List of chinese spices & herbs

Written by erin carr adams
  • Share
  • Tweet
  • Share
  • Pin
  • Email
List of chinese spices & herbs
Chinese spices (spice image by Marek Kosmal from Fotolia.com)

There is no need to add dreaded MSG to Chinese food when the spices and herbs you use are good. Spices and herbs have been used in China for centuries, not just to add taste, but for health benefits as well. With the worldwide popularity of Chinese cuisine, the spices and herbs listed below can be found both fresh and preserved at most speciality food stores and in many supermarkets, and give an authentic taste to your home cooking.

Other People Are Reading

Chinese Chives

Also called garlic cloves, gow choy and ku chai, these flat-leafed herbs differ from regular chives because they have a pungent garlic flavour. Chinese chives can also be prepared as flowering chives, where they are cooked with the unopened buds still attached. A variation on this herb is yellow Chinese chives, which have a wilted, pale appearance because they have been kept from producing chlorophyll.

Five-Spice Powder

This popular spice blend was originally created to call upon the supposed healing powers of the sacred number five. Modern five-spice powder is comprised of more than five spices, including star anise, cinnamon, fennel, Sichuan peppercorn, ginger, cloves, orange peel and liquorice. Sweet and tangy, five-spice powder is often used in stir frying and "flavour potting," in which meat is stewed for hours in a thick sauce.

EDITOR NOTE: See http://www.theepicentre.com/Spices/chinesefivespice.html>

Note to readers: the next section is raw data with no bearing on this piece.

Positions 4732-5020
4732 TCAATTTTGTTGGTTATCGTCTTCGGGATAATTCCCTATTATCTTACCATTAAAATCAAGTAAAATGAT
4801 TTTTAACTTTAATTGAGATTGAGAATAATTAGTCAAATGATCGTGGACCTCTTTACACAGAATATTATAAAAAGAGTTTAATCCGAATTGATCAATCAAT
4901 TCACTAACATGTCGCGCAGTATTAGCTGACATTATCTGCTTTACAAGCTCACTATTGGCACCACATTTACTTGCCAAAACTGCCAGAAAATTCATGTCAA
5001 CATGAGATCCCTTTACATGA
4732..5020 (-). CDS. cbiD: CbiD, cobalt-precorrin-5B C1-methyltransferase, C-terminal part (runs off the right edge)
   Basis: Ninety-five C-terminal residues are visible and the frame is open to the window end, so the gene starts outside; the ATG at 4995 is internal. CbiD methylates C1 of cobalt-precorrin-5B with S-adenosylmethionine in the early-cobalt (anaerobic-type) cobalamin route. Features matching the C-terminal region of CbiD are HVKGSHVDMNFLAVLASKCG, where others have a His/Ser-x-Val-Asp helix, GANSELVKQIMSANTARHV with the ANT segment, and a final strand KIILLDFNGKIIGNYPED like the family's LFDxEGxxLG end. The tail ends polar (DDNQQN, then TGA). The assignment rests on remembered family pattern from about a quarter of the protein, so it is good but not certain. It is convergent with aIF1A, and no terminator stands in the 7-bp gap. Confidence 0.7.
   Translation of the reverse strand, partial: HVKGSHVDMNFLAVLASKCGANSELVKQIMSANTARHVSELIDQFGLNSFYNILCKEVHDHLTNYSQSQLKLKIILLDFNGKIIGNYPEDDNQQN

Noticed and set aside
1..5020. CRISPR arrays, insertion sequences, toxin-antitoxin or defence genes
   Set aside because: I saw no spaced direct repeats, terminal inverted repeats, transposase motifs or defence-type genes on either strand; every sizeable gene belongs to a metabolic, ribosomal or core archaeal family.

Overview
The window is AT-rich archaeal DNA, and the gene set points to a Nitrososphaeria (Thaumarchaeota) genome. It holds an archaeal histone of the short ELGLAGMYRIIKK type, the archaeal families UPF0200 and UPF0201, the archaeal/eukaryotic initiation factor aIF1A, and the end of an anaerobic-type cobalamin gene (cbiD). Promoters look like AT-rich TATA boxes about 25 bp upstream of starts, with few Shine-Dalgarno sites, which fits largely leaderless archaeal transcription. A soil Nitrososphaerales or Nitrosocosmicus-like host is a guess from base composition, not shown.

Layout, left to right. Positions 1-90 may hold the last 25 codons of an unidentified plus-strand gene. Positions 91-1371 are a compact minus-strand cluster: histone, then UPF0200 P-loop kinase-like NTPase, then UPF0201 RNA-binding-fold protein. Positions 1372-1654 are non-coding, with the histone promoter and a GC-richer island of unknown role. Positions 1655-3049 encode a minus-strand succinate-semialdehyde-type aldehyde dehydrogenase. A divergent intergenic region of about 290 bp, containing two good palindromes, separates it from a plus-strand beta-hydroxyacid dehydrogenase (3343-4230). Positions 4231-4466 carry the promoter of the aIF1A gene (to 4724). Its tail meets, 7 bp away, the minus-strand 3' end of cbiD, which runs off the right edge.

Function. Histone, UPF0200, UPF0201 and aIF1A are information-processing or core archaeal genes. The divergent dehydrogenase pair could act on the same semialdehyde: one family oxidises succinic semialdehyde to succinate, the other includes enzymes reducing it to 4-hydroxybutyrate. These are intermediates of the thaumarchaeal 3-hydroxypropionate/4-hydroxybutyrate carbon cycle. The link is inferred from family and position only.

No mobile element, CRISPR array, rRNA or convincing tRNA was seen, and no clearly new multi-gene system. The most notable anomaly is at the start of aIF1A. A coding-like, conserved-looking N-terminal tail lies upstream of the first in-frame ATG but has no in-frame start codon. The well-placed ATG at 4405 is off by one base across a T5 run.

Star Anise

Ginger

The Chinese have been utilising ginger root for years for its taste, scent, and medicinal properties. Cooking with the whole root will give the freshest spicy sweet taste, but it can also be used dried, powdered, crystallised, or pickled. Fresh ginger can be eaten as a garnish or salad, and ginger is also used in cooking sauces and sweets.

Hot Mustard

Used as a condiment, relish or added to sauces, this horseradish-like spice is has a fiery, sharp taste. Chinese mustard is sold prepared or powdered. It can be made from a milder yellow seed or a hotter brown seed.

Sichuan Peppercorn

Sichuan, or Sichuan, peppercorns are not related to black peppercorn, despite being named after their resemblance. The tangy, woody tasting spice is made of dried tree berries. For maximum flavour, roast Sichuan peppercorns over low heat before using. The spice is closely associated with Sichuan Chinese cooking, categorised by hot, spicy dishes, and goes well with duck, chicken, and pork.

Don't Miss

Filter:
  • All types
  • Articles
  • Slideshows
  • Videos
Sort:
  • Most relevant
  • Most popular
  • Most recent

No articles available

No slideshows available

No videos available

By using the eHow.co.uk site, you consent to the use of cookies. For more information, please see our Cookie policy.